Over the last couple of weeks, I had the lovely and amazing privilege of editing my first book – Cory Copeland’s We are not Hoodlums. Every time I sat down to work on it, I was filled with a sense of peace and fulfillment. Deep down, I felt as if for the first time in years I was doing something I was meant to do, something I just might be good at. I enjoyed every single moment I spent working with Cory on his devotional, and I truly cannot wait for you all to share it with him.
But every so often during the time I spent editing, I found I had to pause. I had to sit back. Maybe part of it was because it was my first editing job or perhaps it was because I know Cory really well and was worried about how he would take a comment or critique, but I sometimes found myself doubting a suggestion I had carefully typed in the margin. I would read a sentence or a paragraph or an entry in the book, and the writer in me would have an idea. Something would come to me, and I would feel the need to share it with Cory, this train of thought that just maybe he would include.
And then two seconds would pass, and I could read a kind of arrogance in my words. Awkwardly, I found myself wondering if my suggestion was to help Cory or to insert my own ideas into the book. Was my suggestion from the writer in me or from the editor? Was it about Cory and his book, or about me?
Because the biggest thing I learned while editing the book was that it wasn’t about me. It wasn’t about how I could say it “better” or how I could fill in a secret, missing piece, because I couldn’t. It wasn’t my book. It wasn’t my heart and soul left on the pages for you to read. It wasn’t my time and ideas and inspiration transformed into a message of hope. It wasn’t about me.
It wasn’t my voice. It was Cory’s. And it deserved to be respected.
And that was the tricky part, the challenge, the beauty of editing. My job was to make sure Cory’s words and voice and style were presented in a way that was true to him and the purpose behind the book. My job was to make sure everything fit together exactly as he intended. My job was to listen to his words and just maybe suggest a way to make them shine brighter. My job was to be an editor, not a writer.
It’s not always easy, being able to step back. We live in a society that is loud. We have so much to say, so many opinions to share. We know things, whether from experience or from things we’ve heard and read. And we want to share those things. We want to give our advice, our perspective, our opinion on a matter. We want to sway someone to our way of thinking. We want to give our two cents, whether it was asked for or not. We want to be involved in everything.
We want to leave our mark.
And it’s selfish, really; that need to insert ourselves into things that may or may not involve us. We want to be the one who says it better or who solves the problem or who gives the best advice. We want the satisfaction that comes from someone agreeing with us. It justifies us. It gives us a sort of meaning or worth. In that moment, we were right.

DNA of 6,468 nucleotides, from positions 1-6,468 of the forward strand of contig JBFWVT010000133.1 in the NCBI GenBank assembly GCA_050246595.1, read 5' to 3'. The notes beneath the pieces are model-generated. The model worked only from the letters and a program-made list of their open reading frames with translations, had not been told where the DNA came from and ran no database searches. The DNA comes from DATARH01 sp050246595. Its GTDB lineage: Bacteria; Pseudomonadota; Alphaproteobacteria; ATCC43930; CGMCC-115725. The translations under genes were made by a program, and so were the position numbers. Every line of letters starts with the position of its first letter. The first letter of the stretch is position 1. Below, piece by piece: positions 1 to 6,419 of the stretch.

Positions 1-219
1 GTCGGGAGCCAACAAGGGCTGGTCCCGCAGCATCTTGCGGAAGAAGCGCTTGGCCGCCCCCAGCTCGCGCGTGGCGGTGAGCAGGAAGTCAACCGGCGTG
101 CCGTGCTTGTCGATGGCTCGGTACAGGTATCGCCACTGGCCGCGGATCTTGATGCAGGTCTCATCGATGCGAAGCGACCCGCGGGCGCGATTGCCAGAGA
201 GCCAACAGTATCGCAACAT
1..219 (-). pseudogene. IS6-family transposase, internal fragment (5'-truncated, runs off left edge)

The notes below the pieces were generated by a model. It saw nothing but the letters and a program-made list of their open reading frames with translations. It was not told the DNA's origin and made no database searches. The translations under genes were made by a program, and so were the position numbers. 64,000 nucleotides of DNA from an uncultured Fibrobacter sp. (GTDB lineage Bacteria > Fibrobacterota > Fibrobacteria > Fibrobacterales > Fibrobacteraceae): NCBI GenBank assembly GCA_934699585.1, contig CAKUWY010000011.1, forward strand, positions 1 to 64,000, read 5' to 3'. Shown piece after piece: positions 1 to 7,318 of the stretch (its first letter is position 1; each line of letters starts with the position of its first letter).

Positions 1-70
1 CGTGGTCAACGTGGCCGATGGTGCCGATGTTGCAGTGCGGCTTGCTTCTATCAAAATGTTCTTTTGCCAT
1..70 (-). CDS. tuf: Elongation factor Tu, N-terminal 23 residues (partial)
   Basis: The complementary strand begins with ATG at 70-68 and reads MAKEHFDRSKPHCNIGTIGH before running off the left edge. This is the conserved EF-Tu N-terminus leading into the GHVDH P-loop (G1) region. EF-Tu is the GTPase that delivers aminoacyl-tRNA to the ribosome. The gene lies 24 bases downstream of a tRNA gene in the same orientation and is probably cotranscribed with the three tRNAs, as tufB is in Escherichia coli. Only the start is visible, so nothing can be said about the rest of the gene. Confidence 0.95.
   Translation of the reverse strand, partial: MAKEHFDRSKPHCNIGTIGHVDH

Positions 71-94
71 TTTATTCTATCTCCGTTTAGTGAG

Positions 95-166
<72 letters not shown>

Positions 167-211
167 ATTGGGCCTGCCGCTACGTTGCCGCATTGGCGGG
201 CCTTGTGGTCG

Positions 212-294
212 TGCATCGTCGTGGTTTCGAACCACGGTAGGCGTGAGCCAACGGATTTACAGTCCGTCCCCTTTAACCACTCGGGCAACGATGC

We’ve forgotten how to listen. How to sit back and give someone else their moment to say what is on their heart and mind. We forget that sometimes our friends and loved ones don’t need for us to constantly relate to their stories or struggles. They don’t always need to know that we’ve been there or that we know how to get past this problem. Sometimes, they just need us to sit next to them with an open heart and ready ears so they can speak their sorrows into our silence.
They don’t need us to fix their problems. They just need us to hear them. They just need us to love them and be there for them in the midst of the darkness.
They just need us in the most simple of ways.
Of course, there will be times when our opinion is solicited, when our advice is asked for. People will come to us and ask for our help, because they trust us. But even in those moments, there is a need to recognize that what works for you won’t work for everyone. We are all our own unique person, and how we approach life is different. Different strokes for different folks, and all that. So we tailor our advice to fit the situation. We understand that yes, I can offer a suggestion for a solution, but what worked for me may not work for them. And we must realize that our suggestion could be rejected. Not because it was bad, but because it didn’t fit. It’s not a reflection or rejection of us, because it’s not always about us.
Occasionally as I was working through Cory’s book, we would disagree. There were suggestions he didn’t take, some were minor and some were not. But even as we disagreed and presented our point, we listened. We respected and trusted each other enough to hear both sides and to consider them thoughtfully. And I think we both realized it wasn’t about being right. It was about open, honest communication.
And while I loved everything about editing that book, the thing I loved most was how I learned to edit myself in the midst of it. How to step back and let Cory’s words speak brilliantly and beautifully for themselves. I learned that it wasn’t about leaving my mark on the book, but about making sure that book was 100% Cory from beginning to end. I learned to listen to a man I respected, a man who inspires the writer in me with every word I read. Because I wasn’t always right. And I think that’s a lesson we can all take care to remember.
Thank you for reading! And maybe (definitely) follow me on Twitter >> @cassiclerget.
I’m pretty entertaining.
And Cory’s devotional We are not Hoodlums will be released on March 27!!! I hope you all check it out.